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    I stop mid-thought, and Tarsus stares at me. I probably look stupid—mouth agape, ready to relay orders I no longer remember.

    Thorax’s voice has that effect on changelings. One of these days I’ll find a way to weaponize it. Until then, I’ll just call him a dork.

    “My brother graces us with his presence,” I sass in reflex, turning with Tarsus. “Let me guess—you ran a roll call and one of your sap-lings is missing for cluster nap time.”

    Thorax stops, and immediately I can see that he’s panting. He’s begun babbling now, but that won’t save him. I’ve already curled my lip.

    “Everyling is present today, Pharynx. Very funny. Actually, I wanted to see if you’d—”

    “‘Aww, I appreciate your concern, Pharynx. I’ll definitely put more effort into staying in shape,’” I recite in his high-pitched voice. He catches on to my glare at once and begins fidgeting. “Those were your exact words, Thorax. Must have been a long couple of corridors you just sprinted through to be out of breath like that. You fight off some riled salamanders while you were at it?”

    His ears flop, and I can see Tarsus starting to slink away from us in my peripheral.

    Tarsus always was a clever changeling. He knew full well that brotherly scoldings take priority to chore regiment reports.

    “I’m sorry, Pharynx, I haven’t had time lately. The royal summit was last week, and the week before that Apex was sick, so I haven’t been able to focus.”

    I shoot up my brow. “Is it time, or is it focus?”

    He winces. “Well, both, I guess.”

    “‘You guess’? Hive’s sake, Thorax. If you’re going to make excuses, at least practice your script. We’re born actors.”

    I turn on him and walk away, knowing full well he’ll hurriedly follow after me. He does, much like a fawn frantically catching up to its mother.

    “I promise I wasn’t shrugging off your advice! It means a lot to me that you care about my health and well-being. I just haven’t had the opportunity to fit it into my weekly schedule, yet.”

    “I offered to do some basic training with you for exactly that reason—so that you could get used to the routine,” I counter. I deny him the eye contact he’s blatantly pining for. “You just gushed over the sentiment and moved on, never getting back to me. You’re the one always wanting to hang out, Thorax. I figured you’d jump on this if I offered to help.”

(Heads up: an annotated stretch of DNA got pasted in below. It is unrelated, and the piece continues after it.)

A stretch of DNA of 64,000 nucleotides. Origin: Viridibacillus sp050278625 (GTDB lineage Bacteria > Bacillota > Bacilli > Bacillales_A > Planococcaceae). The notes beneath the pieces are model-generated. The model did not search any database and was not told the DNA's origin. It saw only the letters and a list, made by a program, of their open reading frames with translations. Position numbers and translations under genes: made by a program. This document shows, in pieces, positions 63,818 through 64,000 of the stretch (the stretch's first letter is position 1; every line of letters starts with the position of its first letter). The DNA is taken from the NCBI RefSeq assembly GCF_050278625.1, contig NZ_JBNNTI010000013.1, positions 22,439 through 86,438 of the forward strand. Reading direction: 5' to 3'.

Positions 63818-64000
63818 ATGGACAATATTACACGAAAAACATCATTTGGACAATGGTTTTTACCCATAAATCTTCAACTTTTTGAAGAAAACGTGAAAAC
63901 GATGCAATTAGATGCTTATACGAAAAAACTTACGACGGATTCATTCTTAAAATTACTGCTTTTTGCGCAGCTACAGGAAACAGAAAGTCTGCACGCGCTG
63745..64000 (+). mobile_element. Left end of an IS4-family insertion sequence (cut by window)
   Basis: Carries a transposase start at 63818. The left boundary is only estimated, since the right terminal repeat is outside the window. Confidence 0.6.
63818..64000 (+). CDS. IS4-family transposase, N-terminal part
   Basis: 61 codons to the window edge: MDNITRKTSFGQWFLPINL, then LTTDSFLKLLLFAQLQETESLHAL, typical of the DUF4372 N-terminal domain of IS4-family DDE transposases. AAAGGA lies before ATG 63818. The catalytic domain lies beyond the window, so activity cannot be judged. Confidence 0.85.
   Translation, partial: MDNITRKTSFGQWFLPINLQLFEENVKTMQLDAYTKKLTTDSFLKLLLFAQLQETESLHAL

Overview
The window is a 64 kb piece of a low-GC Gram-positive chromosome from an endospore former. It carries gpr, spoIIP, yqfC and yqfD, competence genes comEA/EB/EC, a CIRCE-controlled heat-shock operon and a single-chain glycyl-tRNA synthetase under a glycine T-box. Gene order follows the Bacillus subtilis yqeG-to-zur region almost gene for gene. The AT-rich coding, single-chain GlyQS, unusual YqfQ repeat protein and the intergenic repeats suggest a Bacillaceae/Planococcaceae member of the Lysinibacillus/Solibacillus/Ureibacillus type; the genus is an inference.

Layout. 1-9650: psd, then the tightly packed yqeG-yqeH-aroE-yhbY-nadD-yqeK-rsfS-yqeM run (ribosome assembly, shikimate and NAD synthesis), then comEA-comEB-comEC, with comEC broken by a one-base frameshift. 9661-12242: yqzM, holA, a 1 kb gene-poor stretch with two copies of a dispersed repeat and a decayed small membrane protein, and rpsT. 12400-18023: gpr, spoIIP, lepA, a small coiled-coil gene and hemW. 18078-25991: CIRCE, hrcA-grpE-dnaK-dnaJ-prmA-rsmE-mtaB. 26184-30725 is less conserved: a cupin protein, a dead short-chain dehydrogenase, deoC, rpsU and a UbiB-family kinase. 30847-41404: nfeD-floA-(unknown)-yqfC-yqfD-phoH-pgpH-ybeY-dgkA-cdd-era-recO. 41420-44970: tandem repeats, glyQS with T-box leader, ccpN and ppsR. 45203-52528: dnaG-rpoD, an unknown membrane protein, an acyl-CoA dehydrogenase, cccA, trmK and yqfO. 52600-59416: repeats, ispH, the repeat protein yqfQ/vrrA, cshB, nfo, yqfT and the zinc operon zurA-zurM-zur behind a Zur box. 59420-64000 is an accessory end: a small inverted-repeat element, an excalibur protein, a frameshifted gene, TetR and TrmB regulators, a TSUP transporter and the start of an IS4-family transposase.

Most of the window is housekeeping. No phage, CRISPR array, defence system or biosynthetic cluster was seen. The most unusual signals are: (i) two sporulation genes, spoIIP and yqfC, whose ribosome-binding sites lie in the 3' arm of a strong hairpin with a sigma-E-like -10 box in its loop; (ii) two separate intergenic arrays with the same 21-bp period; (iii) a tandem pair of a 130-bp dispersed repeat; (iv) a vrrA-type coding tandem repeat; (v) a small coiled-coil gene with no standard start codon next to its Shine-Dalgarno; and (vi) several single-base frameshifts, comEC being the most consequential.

His hooves go quiet, and I look at him. How anything could be so freakishly tall and still look so small and dejected was almost praiseworthy.

    “It’s just, it’s so out of my element,” he mumbles. He rubs his hoof and looks off to the side—more nervous habits he’d yet to break. “And, I know you hate it when I say things like that—I need to step out of my comfort zone more often. I just, I dunno, I think I was just putting it off, to be honest. But it wasn’t because I didn’t appreciate what you were trying to do.”

    I sigh, mourning my justification in taunting him as it fizzles away. Unfortunately for me, being an older broodmate has its perks as well as its chores. Fortunately for Thorax, becoming a pastel hippie has given me the patience I need to do more of the latter, lately.

    “Don’t sulk, Thorax. I’m not angry.” My tone is softer now, and it gets his attention. “I know how you work, which means I know where to put my expectations. It takes you a while to start something new sometimes because of your anxieties.”

    His ears are still flopped over. I’d need to do something about that if this sap was to get anywhere. I close the gap between us, a smirk coming to me.

    “I’m just frustrated that you don’t seem to understand your own weaknesses as well as I do, let alone work towards finding ways to circumvent them.”